Another year has come and gone, the first time I’ve been doing this for a full year (Albiet in bursts) and this has been really nice. Final year of University was good, this year I had 10K views on this blog and while that’s not a lot to some, it means a ton to me. Even when I was sitting through films I hated, I was loving that I got to do this and try and explain why you should or shouldn’t see them even if there were times that my explanations were not well worded (Working on that is my new years resolution). But, as is tradition with reviewers there are now lists to make and this list is the ‘Best’ list (AKA just the ones I liked the most but no one ever admits to that openly because ‘best’ is the term people serarch for, even though calling something ‘best’ is a very bad term for a subjective artform like film). Before we get to that, here’s the parameters for the lists we’ll be doing.
- I did not see every film. I saw a fair few of them and was seeing them since the start of the year but thanks to final year of Uni stuff, I missed some because doing assignments came over going to movies so if something from isn’t on the list that probably should be, there’s your first potential reason.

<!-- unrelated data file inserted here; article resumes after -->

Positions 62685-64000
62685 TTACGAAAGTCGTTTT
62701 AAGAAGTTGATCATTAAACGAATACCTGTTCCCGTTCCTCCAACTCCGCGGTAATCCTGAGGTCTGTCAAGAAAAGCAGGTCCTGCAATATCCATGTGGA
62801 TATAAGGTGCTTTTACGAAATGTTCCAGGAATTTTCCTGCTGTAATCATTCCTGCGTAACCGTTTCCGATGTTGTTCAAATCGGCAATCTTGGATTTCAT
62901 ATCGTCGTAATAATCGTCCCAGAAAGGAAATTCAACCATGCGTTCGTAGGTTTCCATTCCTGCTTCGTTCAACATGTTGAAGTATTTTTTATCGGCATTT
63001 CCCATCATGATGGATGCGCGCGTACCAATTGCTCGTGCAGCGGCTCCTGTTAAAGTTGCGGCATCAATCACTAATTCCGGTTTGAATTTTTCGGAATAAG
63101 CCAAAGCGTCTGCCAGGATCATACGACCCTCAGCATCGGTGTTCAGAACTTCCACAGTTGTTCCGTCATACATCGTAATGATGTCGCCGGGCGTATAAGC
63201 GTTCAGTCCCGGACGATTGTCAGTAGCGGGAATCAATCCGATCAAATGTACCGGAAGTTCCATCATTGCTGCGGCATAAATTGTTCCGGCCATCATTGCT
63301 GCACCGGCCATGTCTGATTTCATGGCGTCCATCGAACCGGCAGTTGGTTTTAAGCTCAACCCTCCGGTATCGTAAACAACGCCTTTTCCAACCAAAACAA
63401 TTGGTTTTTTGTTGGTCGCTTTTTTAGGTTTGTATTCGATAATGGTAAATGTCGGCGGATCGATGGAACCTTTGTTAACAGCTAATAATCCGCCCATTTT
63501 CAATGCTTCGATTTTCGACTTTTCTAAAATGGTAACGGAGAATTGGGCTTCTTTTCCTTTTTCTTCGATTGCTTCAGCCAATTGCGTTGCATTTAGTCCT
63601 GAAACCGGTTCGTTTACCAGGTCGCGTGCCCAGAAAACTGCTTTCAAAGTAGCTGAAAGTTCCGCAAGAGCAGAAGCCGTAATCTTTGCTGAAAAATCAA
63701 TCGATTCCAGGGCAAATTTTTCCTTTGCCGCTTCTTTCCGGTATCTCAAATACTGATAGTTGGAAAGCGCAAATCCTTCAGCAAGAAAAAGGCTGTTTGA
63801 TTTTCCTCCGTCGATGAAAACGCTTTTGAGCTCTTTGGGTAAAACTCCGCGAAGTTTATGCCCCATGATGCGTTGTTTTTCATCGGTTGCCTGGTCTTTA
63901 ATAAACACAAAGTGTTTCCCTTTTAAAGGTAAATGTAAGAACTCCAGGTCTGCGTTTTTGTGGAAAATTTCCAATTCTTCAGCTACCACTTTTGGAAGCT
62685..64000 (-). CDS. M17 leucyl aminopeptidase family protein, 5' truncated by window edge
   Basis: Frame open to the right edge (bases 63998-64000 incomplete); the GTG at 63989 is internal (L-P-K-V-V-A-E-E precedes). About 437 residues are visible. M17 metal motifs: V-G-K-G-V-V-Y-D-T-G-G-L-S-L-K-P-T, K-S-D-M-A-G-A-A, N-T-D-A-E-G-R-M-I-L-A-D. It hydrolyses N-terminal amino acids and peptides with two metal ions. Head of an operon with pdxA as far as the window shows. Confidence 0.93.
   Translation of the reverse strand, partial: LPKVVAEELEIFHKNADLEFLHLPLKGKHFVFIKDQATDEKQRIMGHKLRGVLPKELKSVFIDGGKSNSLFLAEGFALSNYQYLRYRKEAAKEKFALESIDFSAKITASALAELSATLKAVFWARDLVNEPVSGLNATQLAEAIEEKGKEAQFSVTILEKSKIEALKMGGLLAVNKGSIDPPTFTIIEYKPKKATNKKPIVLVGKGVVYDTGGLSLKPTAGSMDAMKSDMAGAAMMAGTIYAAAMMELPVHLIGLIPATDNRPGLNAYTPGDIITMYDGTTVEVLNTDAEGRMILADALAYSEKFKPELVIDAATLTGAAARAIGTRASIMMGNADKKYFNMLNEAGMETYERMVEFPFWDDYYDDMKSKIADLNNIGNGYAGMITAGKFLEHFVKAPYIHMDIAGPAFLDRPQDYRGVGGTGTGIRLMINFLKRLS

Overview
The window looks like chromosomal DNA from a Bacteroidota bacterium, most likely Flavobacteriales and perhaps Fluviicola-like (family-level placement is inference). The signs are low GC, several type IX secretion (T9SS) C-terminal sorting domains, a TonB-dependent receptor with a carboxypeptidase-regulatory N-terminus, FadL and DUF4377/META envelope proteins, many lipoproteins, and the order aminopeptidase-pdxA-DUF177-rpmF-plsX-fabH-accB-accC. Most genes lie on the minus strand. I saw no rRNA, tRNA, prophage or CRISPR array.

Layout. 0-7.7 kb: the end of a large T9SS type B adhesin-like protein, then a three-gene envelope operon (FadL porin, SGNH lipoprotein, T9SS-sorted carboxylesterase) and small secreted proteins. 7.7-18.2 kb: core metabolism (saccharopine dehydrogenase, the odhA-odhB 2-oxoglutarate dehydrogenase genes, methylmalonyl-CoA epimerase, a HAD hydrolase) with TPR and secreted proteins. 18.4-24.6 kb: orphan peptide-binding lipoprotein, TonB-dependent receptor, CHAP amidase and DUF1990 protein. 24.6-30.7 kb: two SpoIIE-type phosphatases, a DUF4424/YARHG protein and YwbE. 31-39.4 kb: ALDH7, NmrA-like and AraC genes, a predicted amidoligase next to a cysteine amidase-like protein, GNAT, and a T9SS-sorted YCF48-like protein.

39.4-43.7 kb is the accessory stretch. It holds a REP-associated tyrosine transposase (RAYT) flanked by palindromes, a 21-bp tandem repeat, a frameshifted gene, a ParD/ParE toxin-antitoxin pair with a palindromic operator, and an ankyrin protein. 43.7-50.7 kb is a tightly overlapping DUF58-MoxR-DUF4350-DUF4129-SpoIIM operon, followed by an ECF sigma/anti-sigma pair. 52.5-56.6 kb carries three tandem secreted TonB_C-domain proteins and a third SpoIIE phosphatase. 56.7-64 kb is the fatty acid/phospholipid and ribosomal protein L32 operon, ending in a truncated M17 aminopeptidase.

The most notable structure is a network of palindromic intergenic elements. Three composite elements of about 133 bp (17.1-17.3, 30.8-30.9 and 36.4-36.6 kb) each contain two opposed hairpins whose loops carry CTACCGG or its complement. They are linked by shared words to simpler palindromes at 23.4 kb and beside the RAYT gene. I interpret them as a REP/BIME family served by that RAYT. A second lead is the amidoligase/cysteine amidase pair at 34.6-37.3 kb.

- Only films released in Australia in 2018 are going to be on this list. Specifically films need to have a wide release, wide enough that I can get to see them at a massive chain cinema like Event. Festival screenings are nice and all but they do not help me in this situation becuase, at the moment, I’m not paid for this. So this means films like If Beale Street Could Talk, Mary Poppins Returns, Green Book and The Hate U Give and are not eligible because, while they may have had screenings before the end of the year that I just couldn’t get too, they didn’t have a proper wide release. They’ll be eligible for the 2019 list and hopefully by then maybe Hollywood will stop being idiots and just release a movie worldwide on the same day instead of making some countries wait 3 months and then wonder why there’s piracy. Basically, if there isn’t a review on this blog about it, I didn’t see it.